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Quarry material for minerals in the soil - right material?

 
Angelika Maier
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Location: cool climate, Blue Mountains, Australia
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I haven't done a soil test yet, but Phil Nauta writes that rock dust can be used in any garden regardless of a soil test.
I called the local landscape supply (Australia) and what they told me that they have "black metal dust" but cannot say weather
it is used for gardens not from what quarry it comes. Is this the right thing? What sort of stone is it?
and finally, if it is the right thing how much do I spread per m2? A double handful or more??
Do I work it into the soil or just put it on the surface?
And if I plant trees do I put it in the hole or on the surface?
 
John Elliott
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If it's locally quarried, then it's not going to do you much good. Jared Diamond, in one of his books, explains the problem of lack of minerals in Australian soils. It has to do with the lack of volcanoes in Australia or upwind of Australia. Unlike Eurasia, Africa and the Americas, there is very little volcanic ash falling down on Australia bringing new minerals. Volcanic dust can travel thousands of miles, but the only thing upwind of Australia for thousands of miles is lots of Pacific Ocean.

If you want to improve the mineral balance in your soil, and you are in Australia, you are going to have to bend one of the rules of Permaculture and bring in some external inputs. Like Himalayan rock dust. Or real dolomite from the Dolomites in Italy.

If you look at my post on composting alkaline batteries, you can also use that method to bring in chelated minerals. Batteries contain zinc and manganese, but you can use the same chelating method for other metals like cobalt, molybdenum, iron, vanadium, etc. You may want to check with a local soil scientist to find out what elements are in particularly short supply in your area. With that knowledge, you can keep your eye out for some industrial waste product that contains those elements and maybe even get paid to take their waste off their hands for them.

Another possible source of minerals is seaweed. Ocean currents move the minerals about and seawater typically has the same trace elements in it anywhere you sample it. It may be enriched locally around the mouths of rivers, but once you get out into the main circulation, concentration gradients go away. The only problem with seaweed is that it is a lot of water, a lot less carbohydrate, and a tiny amount of minerals. If you are close enough to the ocean that you can get truckloads of dried seaweed and can use that to mulch your garden, then that may solve your mineral problem.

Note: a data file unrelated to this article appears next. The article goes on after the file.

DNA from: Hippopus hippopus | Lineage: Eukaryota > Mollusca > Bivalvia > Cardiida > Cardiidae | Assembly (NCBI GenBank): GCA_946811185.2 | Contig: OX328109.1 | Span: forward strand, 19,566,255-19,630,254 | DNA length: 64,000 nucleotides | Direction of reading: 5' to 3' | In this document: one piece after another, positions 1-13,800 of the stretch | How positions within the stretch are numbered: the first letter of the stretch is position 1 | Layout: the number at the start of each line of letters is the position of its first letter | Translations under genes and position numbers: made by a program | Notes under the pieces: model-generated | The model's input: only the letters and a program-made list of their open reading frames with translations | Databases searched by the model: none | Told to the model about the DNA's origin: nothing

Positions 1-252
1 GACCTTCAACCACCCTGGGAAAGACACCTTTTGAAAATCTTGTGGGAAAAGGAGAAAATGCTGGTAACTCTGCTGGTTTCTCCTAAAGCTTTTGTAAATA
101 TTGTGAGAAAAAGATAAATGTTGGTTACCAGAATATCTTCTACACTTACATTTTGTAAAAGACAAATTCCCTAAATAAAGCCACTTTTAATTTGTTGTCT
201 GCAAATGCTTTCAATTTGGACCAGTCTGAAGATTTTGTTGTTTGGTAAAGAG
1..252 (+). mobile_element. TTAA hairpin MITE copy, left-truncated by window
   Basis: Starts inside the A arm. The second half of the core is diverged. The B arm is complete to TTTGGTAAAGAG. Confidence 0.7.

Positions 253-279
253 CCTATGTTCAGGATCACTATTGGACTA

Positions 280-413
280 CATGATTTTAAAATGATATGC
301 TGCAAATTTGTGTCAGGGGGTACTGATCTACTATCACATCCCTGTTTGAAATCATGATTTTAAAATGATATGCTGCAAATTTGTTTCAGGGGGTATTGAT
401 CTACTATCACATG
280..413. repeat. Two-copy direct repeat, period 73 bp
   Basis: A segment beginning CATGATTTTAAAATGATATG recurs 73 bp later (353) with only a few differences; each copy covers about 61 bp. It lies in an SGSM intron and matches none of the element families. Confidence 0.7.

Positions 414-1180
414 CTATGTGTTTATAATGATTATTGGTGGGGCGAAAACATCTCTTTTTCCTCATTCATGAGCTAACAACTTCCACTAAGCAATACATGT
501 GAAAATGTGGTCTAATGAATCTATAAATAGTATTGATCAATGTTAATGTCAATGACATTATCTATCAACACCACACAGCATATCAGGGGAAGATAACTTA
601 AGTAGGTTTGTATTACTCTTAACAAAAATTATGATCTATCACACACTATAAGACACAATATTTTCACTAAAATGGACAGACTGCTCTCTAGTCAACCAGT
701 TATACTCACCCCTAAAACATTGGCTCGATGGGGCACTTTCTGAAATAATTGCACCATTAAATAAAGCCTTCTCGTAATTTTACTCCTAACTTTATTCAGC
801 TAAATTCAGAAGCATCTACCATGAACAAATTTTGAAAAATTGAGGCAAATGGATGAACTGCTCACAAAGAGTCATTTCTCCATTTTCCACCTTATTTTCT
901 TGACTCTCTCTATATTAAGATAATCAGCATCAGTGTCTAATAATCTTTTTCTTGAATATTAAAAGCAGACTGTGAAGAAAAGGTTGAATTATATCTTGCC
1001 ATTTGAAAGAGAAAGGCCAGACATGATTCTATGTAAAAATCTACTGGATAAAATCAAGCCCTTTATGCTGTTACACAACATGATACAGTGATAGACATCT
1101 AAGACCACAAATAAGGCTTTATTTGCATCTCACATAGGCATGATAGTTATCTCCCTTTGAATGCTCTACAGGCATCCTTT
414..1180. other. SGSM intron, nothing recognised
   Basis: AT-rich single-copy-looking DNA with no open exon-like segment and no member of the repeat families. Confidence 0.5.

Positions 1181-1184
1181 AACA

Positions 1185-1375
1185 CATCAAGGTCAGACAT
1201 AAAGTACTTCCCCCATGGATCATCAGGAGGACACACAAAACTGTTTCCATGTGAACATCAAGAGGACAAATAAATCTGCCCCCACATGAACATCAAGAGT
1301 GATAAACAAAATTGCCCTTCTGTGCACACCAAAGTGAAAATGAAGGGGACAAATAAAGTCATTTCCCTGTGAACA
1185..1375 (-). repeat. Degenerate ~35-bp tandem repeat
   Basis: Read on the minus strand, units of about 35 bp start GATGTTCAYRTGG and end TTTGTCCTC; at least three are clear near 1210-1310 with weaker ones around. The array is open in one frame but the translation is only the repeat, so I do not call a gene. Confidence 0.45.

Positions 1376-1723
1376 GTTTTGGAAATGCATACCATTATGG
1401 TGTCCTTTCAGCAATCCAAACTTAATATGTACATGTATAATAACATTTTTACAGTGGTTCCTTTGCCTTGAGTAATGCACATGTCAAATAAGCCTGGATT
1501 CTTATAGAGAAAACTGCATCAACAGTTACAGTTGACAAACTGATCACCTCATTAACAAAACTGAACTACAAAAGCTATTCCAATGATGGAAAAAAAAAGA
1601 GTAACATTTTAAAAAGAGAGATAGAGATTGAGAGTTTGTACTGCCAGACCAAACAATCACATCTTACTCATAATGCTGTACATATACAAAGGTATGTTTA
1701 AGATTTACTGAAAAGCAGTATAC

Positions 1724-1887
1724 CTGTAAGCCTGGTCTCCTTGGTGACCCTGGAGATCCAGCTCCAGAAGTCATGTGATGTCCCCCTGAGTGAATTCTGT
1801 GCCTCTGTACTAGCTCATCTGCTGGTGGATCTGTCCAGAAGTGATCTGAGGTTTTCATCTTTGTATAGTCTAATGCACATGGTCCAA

Angelika Maier
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Location: cool climate, Blue Mountains, Australia
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I use seasol which is seaweed we rarely go to the beach.
 
Ardilla Esch
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Location: Northern New Mexico, Zone 5b
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John Elliott wrote:If it's locally quarried, then it's not going to do you much good. Jared Diamond, in one of his books, explains the problem of lack of minerals in Australian soils. It has to do with the lack of volcanoes in Australia or upwind of Australia. Unlike Eurasia, Africa and the Americas, there is very little volcanic ash falling down on Australia bringing new minerals. Volcanic dust can travel thousands of miles, but the only thing upwind of Australia for thousands of miles is lots of Pacific Ocean.


I disagree with these statements. Bedrock geology of Australia is quite variable and is full of volcanics and igneous intrusives. The volcanics are primarily located in the eastern part of the country, but the igneous intrusives are throughout the county. It is true there isn't much ash currently falling on Australia but there is more diversity of geology than many countries. While mineral poor soils may be common - there are many local sources of minerals for amendments.

Also, a local quarry can have significantly different mineralology than your particular location. Of the six quarries near me, only two have essentially the same geology as my home.

I'm not sure what the 'black metal dust' in the original post is. But I would make sure it isn't slag or something else you don't want.
 
Angelika Maier
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It's some sort of quarry material, but with unknown mineral content.
 
Tim Malacarne
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Location: South central Illinois, USA
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We live in the U.S., but I went to a monument place, you know- - - tombstones. They gave me all the finely powdered dust I wanted, told me to come back anytime. Most of it is granite dust, I think, with maybe some sand in there too, IDK... The guys working there were very familiar with my request, say they have gardeners in there "...all the time." May be worth looking into for you... Another person on this site said they get wet dust from a place that cuts granite counter tops. That'd be better, really... Best, T
 
Angelika Maier
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Location: cool climate, Blue Mountains, Australia
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Thanks that is a great idea! I wouldn't ask the countertop guys though because most of what they are doing is cesarstone which is a concrete.
How do I know about the mineral content of the tombstone dust?
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